Homily – April 26, 2020

We’ve heard today’s gospel story many times over the years. These two men were on their way home to Emmaus from Jerusalem after celebrating the great feast of Passover.

They were followers of Jesus. They heard Jesus preach and they heard of the miracles he’s worked among the sick and the lame.

They hoped Jesus would be the one who would redeem Israel. They hoped he would be the one who would save the Jewish people from Roman occupation….

Then it all came tumbling down. In a night and a day Jesus was betrayed by one of his own disciples and denied by another. He was arrested by the religious authorities and found guilty of blasphemy and condemned to death. The religious authorities pressures Pilate, a weak Roman authority to condemn Jesus to death by crucifixion.

Cleopas was amazed this man hadn’t known all this. ‘Are you the only stranger in Jerusalem that does not know these things that have taken place? Their journey ends at the house of Cleopas and he invites Jesus to join him for supper and stay the night. During their long walk home this stranger explain to them that beginning with Moses and all the prophets the hidden message was that it was necessary that the longed for Messiah had to suffer all these humiliations and suffering as so enter into his glory.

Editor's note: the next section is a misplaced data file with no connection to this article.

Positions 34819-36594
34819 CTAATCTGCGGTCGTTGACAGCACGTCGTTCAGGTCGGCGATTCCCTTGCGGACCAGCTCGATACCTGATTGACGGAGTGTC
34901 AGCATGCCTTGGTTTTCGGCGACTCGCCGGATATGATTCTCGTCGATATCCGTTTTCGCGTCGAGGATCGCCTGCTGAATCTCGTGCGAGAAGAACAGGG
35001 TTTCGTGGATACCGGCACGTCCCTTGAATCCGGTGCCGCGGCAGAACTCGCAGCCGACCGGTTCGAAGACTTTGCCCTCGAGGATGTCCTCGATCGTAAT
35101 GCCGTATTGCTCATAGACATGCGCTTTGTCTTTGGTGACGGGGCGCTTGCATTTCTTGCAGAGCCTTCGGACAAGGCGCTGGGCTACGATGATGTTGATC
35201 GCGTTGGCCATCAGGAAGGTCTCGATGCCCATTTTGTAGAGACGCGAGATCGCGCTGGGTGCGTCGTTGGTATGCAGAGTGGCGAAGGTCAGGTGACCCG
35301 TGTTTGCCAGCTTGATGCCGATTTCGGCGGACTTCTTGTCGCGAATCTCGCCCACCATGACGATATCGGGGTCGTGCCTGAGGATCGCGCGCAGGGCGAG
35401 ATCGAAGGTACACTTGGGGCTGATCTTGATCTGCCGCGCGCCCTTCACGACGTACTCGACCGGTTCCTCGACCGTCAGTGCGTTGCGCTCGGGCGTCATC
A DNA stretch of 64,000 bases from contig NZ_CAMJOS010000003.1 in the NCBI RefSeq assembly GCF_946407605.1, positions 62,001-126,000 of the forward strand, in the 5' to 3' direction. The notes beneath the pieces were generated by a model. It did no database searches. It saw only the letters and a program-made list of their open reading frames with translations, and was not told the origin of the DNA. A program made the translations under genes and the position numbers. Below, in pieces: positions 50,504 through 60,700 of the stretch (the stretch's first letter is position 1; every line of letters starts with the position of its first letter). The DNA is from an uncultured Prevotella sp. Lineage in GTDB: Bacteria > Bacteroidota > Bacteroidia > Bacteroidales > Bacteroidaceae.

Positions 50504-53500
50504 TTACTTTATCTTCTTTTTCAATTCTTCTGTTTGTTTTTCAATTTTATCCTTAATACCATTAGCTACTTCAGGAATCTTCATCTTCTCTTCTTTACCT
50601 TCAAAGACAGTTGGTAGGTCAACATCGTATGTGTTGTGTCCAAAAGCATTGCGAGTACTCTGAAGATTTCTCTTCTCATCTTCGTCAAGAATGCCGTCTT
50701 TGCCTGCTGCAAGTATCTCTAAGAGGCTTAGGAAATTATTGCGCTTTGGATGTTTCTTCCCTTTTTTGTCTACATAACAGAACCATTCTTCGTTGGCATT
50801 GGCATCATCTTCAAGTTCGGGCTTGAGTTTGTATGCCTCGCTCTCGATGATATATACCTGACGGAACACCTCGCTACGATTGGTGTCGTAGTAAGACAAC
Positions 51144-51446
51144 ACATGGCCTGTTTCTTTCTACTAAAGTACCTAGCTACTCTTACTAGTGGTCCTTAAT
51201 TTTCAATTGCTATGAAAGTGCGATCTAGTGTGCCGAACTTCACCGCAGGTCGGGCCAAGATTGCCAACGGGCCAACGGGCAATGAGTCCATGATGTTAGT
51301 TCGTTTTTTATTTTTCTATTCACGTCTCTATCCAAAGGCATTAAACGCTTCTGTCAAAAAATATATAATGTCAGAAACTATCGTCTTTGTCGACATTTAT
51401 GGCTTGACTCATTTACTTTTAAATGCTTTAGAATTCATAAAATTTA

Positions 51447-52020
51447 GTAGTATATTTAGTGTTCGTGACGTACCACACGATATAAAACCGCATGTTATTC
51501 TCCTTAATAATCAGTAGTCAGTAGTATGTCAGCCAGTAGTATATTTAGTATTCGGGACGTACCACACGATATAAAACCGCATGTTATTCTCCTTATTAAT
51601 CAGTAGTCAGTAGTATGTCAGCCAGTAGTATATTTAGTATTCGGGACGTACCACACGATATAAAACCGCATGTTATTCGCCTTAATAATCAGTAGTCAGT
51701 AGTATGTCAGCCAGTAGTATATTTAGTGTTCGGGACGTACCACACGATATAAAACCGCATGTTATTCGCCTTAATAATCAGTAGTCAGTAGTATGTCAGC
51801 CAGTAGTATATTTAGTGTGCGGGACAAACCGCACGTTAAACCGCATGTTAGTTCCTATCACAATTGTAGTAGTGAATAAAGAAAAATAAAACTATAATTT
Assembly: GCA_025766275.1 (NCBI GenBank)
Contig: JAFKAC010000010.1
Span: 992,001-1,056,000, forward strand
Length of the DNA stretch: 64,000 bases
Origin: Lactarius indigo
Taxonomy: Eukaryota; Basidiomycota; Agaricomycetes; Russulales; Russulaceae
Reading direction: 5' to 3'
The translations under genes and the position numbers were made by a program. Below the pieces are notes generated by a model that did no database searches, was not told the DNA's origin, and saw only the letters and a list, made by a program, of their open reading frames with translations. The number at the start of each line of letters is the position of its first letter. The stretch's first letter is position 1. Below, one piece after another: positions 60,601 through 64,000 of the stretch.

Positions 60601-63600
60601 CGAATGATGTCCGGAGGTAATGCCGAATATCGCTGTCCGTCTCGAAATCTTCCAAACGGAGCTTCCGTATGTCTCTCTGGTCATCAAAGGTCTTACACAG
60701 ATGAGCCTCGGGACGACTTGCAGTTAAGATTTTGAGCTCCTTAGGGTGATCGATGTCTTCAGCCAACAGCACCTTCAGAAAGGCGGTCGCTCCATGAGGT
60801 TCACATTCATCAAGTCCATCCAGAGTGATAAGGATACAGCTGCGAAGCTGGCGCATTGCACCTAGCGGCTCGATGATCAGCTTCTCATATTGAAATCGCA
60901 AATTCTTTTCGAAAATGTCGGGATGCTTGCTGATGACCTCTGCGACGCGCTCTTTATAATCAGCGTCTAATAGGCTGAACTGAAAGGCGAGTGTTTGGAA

In the midst of a simple meal sharing bread this stranger made himself known and they saw him as they never saw him before and then he was gone. They couldn’t wait to get back to Jerusalem to tell the disciples all that had happened.

Can we think on this? These two men opened their door/home to Jesus and welcomed him. Jesus in turn opened their hearts and minds to understand the ‘why’ of the humiliation and death of the one in whom they had hoped. They saw the Risen Christ.

What can happen to us when we open the door of our hearts to Christ and spend a time in prayer listening to what He has to say to us as we try to live life as He taught us? What can happen to us as we open the door of our minds and spent some time reading the Scriptures and come to see his great love for us and the challenges he puts before us?

What can happen to us when we open the door of our minds and hearts to total strangers? Strangers, who think differently, live differently, believe differently than we do?

What can happen in our lives when we open our minds and hearts to men and women of different cultures or faiths or life styles? What can happen to us when we open our minds to new insights into our Catholic faith? Jesus said, ‘Behold I stand at the door and knock.’ Will take the risk and open our door to Christ as he comes to us in the scriptures and in strangers?